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Neighborhood Goods’ Latest Pop-Up Highlights Bright Latin American Styles

Through May 2, the Plano store is carrying fashion-forward resort wear, tableware, and more from eight designers across Central and South America.
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The Latin American Edit pop-up shop is on sale at Neighborhood Goods through May 2. Catherine Wendlandt

Neighborhood Goods’ Latest Pop-Up Highlights Bright Latin American Styles

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From inside Plano’s Neighborhood Goods last Thursday night, you would’ve never known the weather outside was dreary, chilly, and wet. Indoors, the innovative department store was warm, cheery, and bright, with loud fashions and even louder music played by a three-piece band.

Stylishly dressed partygoers sipped pink tequila cocktails and munched on beef empanadas with pineapple salsa, celebrating the opening of the store’s Latin American Edit pop-up. Guests clustered in the middle of Neighborhood Goods, poring over displays of intricately woven dresses, resort-style sets, and colorful, beachy bags while chatting with the designers who made them. 

On display until May 2, the Latin American Edit features resort wear, women’s and children’s fashion, accessories, and tableware by eight up-and-coming designers from across Central and South America. 

The two-month pop-up shop is the brainchild of Alejandra Bravo and Luisa Babarczy. Both are from Colombia but live in Houston. They love returning to South America to shop fashions and styles that aren’t available stateside. While traveling, they’d meet many talented designers who wanted “to be part of the American dream,” says Bravo, who left her oil-and-gas career to go into fashion several years ago. But she never thought she could shop those designers in the U.S. So, Bravo asked herself, “how do we become a bridge to Latin America?”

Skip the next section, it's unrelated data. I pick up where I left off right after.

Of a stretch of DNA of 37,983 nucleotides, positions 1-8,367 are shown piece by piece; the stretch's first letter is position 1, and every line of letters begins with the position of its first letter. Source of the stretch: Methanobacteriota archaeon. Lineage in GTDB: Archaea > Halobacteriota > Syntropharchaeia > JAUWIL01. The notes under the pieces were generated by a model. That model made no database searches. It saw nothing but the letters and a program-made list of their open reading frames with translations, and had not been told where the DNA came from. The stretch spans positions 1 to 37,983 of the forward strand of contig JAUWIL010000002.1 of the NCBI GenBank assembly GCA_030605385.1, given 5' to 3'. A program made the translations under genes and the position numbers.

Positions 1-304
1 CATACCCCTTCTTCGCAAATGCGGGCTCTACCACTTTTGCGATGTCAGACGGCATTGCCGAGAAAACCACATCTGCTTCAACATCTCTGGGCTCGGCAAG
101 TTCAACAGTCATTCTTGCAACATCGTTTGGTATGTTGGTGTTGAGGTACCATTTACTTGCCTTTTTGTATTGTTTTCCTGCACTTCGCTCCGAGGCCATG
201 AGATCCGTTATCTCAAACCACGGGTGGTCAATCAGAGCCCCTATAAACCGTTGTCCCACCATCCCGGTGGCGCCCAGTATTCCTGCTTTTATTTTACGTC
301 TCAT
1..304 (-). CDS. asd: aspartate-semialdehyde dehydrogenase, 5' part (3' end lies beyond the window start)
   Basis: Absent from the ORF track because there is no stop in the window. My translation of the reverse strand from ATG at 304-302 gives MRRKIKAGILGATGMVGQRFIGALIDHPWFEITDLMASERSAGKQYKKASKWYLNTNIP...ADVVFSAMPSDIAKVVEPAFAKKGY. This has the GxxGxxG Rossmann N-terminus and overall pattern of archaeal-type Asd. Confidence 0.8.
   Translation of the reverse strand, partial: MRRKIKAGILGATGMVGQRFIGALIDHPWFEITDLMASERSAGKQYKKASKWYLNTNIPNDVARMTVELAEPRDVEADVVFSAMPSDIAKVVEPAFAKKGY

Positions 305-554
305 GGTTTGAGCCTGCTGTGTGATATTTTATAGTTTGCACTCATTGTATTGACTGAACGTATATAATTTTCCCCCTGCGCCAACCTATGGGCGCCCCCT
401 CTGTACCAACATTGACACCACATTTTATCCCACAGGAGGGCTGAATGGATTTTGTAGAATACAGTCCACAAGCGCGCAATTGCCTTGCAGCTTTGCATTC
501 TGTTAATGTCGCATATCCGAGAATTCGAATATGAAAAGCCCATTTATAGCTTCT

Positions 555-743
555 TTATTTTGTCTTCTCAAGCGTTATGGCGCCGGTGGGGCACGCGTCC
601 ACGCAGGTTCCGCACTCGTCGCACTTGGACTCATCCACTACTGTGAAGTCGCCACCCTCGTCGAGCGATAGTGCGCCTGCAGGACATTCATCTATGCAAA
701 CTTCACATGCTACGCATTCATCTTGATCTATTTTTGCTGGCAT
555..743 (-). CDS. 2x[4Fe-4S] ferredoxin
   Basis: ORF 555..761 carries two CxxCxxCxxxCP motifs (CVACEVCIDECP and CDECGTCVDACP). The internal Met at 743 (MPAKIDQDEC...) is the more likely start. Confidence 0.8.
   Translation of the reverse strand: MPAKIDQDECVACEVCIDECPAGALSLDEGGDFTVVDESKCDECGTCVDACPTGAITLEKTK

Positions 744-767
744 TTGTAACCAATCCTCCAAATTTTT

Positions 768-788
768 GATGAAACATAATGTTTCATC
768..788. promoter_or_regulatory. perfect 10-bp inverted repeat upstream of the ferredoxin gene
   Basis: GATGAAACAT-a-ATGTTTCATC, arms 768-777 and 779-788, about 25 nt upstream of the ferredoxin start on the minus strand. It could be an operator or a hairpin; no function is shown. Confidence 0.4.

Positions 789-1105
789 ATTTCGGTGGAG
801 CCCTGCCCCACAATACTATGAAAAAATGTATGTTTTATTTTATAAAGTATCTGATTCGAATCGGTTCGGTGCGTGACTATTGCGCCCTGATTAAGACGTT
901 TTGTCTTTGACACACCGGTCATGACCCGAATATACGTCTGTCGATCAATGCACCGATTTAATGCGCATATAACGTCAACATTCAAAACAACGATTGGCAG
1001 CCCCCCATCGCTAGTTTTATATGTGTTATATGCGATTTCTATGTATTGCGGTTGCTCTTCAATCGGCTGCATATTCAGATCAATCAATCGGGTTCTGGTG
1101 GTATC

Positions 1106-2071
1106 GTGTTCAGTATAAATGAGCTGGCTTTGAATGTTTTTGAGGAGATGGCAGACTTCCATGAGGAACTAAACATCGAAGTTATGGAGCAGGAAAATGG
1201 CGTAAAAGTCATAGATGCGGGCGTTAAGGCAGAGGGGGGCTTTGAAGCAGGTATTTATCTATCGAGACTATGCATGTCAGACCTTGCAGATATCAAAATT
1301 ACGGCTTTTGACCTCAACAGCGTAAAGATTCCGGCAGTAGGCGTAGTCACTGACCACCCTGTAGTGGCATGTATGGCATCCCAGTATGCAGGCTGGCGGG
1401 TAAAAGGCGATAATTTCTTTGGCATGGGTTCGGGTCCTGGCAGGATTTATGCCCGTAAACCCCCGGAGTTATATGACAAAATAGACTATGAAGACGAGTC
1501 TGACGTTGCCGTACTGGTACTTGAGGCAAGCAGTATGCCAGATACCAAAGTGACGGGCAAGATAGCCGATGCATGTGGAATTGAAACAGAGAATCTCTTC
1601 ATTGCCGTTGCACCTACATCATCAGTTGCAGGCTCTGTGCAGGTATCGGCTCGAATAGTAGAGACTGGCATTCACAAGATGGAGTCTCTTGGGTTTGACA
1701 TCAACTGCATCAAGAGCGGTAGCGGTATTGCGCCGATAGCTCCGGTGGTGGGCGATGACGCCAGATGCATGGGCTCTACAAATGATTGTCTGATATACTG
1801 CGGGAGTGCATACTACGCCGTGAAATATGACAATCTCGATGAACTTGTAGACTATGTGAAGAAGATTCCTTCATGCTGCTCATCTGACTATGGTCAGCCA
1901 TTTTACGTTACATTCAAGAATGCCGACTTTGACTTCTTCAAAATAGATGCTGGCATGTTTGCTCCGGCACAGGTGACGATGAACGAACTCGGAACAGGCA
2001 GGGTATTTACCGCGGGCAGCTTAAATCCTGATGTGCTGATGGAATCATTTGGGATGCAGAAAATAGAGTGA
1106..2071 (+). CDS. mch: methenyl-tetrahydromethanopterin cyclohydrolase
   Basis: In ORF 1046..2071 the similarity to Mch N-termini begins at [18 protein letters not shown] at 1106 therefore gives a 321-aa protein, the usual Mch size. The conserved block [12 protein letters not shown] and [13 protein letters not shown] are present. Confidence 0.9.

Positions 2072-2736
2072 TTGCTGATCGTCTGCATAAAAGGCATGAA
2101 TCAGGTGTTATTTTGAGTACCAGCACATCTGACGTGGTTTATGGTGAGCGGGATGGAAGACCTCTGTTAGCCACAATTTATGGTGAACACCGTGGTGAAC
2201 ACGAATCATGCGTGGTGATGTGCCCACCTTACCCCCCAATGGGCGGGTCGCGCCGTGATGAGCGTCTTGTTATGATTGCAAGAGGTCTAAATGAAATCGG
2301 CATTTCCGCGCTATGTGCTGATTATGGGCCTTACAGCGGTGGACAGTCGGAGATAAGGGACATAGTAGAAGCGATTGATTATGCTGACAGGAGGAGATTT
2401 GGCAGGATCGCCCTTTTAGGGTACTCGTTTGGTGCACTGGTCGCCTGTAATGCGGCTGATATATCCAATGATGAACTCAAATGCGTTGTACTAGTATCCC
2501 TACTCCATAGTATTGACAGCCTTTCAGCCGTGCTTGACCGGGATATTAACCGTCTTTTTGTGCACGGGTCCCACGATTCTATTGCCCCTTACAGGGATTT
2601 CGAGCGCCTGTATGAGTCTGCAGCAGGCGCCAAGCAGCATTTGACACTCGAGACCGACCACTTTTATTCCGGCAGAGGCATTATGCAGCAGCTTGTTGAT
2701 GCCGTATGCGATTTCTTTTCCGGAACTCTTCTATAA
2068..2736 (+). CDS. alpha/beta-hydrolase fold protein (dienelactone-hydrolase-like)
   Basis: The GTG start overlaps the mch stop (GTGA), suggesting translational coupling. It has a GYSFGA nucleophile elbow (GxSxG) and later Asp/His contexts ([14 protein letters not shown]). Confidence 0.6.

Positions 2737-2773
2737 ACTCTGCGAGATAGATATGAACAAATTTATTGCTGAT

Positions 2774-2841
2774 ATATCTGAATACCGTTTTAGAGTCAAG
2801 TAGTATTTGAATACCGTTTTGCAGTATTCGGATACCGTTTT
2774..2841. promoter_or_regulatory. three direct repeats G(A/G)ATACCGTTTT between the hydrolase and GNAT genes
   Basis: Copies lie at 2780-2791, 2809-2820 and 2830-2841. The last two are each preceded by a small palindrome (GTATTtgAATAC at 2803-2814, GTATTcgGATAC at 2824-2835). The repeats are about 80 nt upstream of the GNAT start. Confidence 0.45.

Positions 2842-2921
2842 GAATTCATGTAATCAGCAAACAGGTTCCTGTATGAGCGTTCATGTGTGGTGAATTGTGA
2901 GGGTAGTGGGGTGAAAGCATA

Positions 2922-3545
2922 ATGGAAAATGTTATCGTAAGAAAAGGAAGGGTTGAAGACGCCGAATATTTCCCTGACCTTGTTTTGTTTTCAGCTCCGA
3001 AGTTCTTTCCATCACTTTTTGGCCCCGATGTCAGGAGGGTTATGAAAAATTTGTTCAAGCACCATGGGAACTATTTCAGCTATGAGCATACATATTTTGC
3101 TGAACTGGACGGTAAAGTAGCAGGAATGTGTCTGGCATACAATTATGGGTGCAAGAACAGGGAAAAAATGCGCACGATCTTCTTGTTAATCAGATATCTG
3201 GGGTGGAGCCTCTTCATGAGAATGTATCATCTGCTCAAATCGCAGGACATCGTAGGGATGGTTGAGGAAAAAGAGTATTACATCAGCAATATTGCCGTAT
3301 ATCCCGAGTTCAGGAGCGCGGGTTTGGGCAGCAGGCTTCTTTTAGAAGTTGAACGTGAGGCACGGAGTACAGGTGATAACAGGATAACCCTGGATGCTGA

In June 2022, Bravo and Babarczy launched South to North, a studio that provides consulting, brand management, and marketing to Latin American brands in the U.S. Some designers don’t need their consulting though, Bravo says. Many have cult followings, like Pinkfilosofy in Colombia. All they need is a platform to get in front of American buyers.

Enter Neighborhood Goods. 

Bravo first walked into the Austin location last fall. She had never heard of the store, which first opened in Legacy West in 2018 as way to shop direct-to-consumer brands in-person. “I was like, ‘What is this magical, beautiful world?’” she says. “‘I want to be part of this.’” She asked the manager there if they’d consider doing a popup with foreign brands. Neighborhood Goods had indeed grouped French brands together, “and I was like, ‘Perfect! What about Latin America?’”

The Neighborhood Goods team suggested Plano for the pop-up, because “Dallas is the fashion city of Texas,” Bravo says. North Texas shoppers appreciate colorful, well-crafted, and fashion-forward brands, says Mexico-based designer Paloma Van Den Akker.